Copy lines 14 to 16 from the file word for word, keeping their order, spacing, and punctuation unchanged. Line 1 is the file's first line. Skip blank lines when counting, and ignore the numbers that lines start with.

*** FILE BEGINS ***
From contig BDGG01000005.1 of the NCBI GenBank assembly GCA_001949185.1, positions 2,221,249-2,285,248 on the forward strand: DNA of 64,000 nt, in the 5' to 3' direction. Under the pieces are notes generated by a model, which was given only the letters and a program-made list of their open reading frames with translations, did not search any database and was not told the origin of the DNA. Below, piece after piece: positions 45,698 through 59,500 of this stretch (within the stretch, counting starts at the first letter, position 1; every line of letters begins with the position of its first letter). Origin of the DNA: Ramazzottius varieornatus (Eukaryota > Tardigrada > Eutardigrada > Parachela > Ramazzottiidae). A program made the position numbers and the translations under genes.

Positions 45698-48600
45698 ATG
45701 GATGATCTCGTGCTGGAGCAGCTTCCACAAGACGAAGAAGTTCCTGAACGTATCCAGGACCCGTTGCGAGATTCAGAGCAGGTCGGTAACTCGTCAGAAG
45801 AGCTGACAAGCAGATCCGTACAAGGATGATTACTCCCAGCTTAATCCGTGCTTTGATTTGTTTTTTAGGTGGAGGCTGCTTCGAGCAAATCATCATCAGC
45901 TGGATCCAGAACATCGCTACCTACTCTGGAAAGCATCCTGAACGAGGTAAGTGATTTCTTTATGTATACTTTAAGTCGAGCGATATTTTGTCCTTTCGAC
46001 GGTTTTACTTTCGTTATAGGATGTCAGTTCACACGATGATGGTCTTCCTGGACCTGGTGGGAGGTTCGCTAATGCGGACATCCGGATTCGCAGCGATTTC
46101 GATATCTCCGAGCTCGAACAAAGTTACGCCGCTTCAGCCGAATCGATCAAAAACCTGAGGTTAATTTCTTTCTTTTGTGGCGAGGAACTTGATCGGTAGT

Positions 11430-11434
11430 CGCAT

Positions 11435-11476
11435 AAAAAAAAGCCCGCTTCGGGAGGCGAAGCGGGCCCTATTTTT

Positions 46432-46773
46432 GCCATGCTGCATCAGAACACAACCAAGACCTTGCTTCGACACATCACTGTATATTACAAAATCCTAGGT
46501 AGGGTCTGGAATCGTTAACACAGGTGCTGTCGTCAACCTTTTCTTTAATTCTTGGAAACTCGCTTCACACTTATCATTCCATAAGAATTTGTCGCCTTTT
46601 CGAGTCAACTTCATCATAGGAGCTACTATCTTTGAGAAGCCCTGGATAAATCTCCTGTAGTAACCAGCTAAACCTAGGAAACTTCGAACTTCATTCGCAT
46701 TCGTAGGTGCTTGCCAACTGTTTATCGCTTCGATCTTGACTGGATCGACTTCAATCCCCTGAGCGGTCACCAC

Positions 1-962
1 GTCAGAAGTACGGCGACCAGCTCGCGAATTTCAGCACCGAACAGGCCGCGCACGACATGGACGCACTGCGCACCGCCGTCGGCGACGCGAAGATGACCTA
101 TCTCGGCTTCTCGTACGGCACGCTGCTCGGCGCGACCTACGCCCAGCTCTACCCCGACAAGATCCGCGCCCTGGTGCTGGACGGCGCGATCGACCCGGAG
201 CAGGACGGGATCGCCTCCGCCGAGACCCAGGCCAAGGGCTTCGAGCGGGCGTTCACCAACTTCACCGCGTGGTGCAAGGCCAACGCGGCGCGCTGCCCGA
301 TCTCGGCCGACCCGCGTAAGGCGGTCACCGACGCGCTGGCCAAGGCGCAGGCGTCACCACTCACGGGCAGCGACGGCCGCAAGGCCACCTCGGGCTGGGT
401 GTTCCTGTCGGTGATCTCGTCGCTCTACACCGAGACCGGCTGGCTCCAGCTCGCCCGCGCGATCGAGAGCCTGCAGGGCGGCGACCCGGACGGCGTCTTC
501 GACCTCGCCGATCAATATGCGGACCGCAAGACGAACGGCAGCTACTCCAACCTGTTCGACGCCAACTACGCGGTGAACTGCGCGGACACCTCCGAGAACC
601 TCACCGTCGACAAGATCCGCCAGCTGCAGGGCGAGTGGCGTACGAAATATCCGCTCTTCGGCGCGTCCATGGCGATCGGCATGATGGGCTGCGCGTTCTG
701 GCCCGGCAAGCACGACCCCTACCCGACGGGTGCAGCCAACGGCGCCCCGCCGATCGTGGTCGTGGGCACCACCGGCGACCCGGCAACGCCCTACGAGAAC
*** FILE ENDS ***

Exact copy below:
46432 GCCATGCTGCATCAGAACACAACCAAGACCTTGCTTCGACACATCACTGTATATTACAAAATCCTAGGT
46501 AGGGTCTGGAATCGTTAACACAGGTGCTGTCGTCAACCTTTTCTTTAATTCTTGGAAACTCGCTTCACACTTATCATTCCATAAGAATTTGTCGCCTTTT
46601 CGAGTCAACTTCATCATAGGAGCTACTATCTTTGAGAAGCCCTGGATAAATCTCCTGTAGTAACCAGCTAAACCTAGGAAACTTCGAACTTCATTCGCAT